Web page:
Scientists Tinker With Tomatoes

The fleshy fruit arrive at the supermarket red, ripe - but sometimes mushy. Researchers aim to halt the maturing process through biotechnology. One company hopes to have its bioengineered tomato on produce shelves by next year.

By , Staff writer of The Christian Science Monitor

RESEARCHERS in the United States and Britain are waging an all-out battle against the mushy tomato.

You know the kind. They look just right until you pick them up. Then they split and ooze. Mouth-watering turns to plain watery.

Traditional breeders have pushed tomatoes a long way. Today's varieties have less water, more solids, and tougher skins. But mushiness is buried deep into the genetic code of a tomato. Many scientists think biotechnology can change that.

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Calgene Fresh Inc., in Evanston, Ill., has gotten the most publicity. By next year, it hopes to begin selling Flavr Savr, a bio-engineered tomato. The company claims that its new tomato will take twice as long to ripen after picking as today's varieties. That could be a tremendous boon to supermarkets.

Commercially grown tomatoes are typically picked green. Even those with just the slightest pink are discarded, because they'll get mushy before reaching the store.

While some green ones have developed their full flavor, tomato pickers sometimes harvest immature ones without much flavor.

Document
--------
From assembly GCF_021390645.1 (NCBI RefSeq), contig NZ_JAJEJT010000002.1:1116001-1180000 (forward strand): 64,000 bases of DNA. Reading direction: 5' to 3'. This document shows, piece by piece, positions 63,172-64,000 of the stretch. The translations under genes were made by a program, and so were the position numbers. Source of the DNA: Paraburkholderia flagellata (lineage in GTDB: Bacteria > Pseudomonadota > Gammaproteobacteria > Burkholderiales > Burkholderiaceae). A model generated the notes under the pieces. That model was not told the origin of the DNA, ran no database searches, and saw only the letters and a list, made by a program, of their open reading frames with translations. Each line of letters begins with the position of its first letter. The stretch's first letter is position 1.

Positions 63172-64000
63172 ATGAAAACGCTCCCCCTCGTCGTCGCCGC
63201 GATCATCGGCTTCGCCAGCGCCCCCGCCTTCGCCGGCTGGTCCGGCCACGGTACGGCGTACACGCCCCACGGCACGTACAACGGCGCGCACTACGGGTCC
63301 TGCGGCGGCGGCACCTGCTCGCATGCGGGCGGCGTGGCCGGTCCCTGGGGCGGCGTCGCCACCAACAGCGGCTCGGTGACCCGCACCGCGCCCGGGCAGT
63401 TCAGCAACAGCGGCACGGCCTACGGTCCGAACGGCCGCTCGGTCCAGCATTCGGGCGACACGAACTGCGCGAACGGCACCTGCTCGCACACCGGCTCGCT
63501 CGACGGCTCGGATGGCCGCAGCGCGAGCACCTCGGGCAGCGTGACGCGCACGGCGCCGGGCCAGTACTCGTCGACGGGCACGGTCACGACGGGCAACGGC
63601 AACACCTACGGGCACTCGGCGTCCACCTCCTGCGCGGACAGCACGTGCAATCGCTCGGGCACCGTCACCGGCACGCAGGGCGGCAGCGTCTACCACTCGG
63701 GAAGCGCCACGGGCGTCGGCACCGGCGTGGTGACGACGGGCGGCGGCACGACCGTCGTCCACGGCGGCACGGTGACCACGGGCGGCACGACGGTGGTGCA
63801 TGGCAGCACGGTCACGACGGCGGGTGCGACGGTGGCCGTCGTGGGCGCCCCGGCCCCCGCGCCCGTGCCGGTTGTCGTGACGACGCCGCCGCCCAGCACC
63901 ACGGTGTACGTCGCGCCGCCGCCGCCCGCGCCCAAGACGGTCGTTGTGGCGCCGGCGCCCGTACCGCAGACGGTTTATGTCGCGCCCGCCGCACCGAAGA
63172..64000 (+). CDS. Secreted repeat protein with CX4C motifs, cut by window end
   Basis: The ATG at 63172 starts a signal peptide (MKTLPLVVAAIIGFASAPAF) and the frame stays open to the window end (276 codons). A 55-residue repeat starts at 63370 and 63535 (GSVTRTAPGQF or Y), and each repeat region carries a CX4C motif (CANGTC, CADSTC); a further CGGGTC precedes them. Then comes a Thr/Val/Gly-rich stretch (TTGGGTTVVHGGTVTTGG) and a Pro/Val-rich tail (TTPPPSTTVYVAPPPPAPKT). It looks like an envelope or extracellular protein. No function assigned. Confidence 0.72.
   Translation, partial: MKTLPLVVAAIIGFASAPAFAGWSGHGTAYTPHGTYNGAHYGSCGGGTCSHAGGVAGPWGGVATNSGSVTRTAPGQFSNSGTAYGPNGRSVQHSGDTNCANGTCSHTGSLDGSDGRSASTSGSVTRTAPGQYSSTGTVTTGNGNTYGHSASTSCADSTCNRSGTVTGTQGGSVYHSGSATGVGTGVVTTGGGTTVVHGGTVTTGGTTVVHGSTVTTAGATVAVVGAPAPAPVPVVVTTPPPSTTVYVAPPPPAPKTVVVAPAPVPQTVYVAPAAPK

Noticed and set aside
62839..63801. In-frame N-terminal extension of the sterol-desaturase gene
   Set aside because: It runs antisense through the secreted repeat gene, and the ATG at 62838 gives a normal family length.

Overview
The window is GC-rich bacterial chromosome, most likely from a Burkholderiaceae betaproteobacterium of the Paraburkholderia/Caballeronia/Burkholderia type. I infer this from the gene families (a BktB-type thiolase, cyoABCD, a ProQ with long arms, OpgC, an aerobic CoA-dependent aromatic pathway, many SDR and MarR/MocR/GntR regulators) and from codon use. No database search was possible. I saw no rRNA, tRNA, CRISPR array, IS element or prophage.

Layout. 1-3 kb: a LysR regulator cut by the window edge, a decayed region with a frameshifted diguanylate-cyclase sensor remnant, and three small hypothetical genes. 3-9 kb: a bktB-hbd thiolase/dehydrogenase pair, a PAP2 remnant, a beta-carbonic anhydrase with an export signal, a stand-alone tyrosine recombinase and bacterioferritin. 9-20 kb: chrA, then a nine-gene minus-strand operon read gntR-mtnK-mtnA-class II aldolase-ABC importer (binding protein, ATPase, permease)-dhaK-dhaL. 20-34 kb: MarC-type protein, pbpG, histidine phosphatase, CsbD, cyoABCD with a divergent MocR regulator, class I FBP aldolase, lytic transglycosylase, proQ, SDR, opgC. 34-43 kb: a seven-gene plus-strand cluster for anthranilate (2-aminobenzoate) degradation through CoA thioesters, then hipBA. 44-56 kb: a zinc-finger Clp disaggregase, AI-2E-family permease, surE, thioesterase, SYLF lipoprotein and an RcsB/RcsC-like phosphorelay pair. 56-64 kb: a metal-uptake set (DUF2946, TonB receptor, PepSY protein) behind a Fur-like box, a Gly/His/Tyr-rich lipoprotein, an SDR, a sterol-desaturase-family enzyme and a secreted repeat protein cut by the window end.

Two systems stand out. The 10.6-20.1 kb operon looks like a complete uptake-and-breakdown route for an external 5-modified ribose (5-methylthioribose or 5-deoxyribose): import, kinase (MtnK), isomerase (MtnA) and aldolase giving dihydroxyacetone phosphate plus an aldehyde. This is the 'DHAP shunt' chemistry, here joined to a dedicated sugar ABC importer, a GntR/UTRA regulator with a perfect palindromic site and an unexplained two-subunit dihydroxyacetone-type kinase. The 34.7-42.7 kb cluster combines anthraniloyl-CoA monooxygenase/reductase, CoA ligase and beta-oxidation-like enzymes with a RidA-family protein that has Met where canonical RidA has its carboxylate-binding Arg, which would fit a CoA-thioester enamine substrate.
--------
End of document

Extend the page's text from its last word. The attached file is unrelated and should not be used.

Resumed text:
But at the supermarket, they all look ripe. That's because supermarket tomatoes are usually treated in an ethylene chamber. Ethylene is the gas that tomatoes emit to turn themselves red. Immature tomatoes don't create much ethylene, so the chamber does it for them.

Timing is crucial. Once picked, most tomatoes last only one or two weeks before they're too mushy to sell. Distributors can lengthen that time by refrigerating them, but that spoils their taste.

By getting tomatoes to ripen more slowly, commercial growers could pick their fruit later, when they're sure it has developed its full flavor.

Calgene Fresh, a subsidiary of the biotechnology firm Calgene Inc. in Davis, Calif., hopes to begin selling its product next year. Approval by the US Food and Drug Administration is pending.

The key to Calgene's Flavr Savr is polyglactaronase. The PG gene, as it's called, creates an enzyme by the same name. Normally, the PG enzyme develops quickly in a tomato and begins to break down its solids. That's what turns the fruit mushy.

But Calgene researchers have managed to turn that process off. They do it by cloning the PG gene, turning it around so that it's "backward," and reinserting it into the tomato seed. This backward orientation is known as the "antisense" direction.

When it's time for the tomato to start softening, the PG gene sends out its traditional genetic message. But the altered PG gene in the tomato sends out its antisense message. Result: The messages cancel each other out. Most of the PG enzyme doesn't get produced. The Flavr Savr's mushiness is delayed.

Calgene's tomato will likely be the first major bioengineered agricultural plant to hit the market. More such products will trickle out of biotechnology labs in the next several years. Besides Calgene, researchers in Britain, at Monsanto Company, the University of California, Ohio State University, and elsewhere are also working on tomatoes.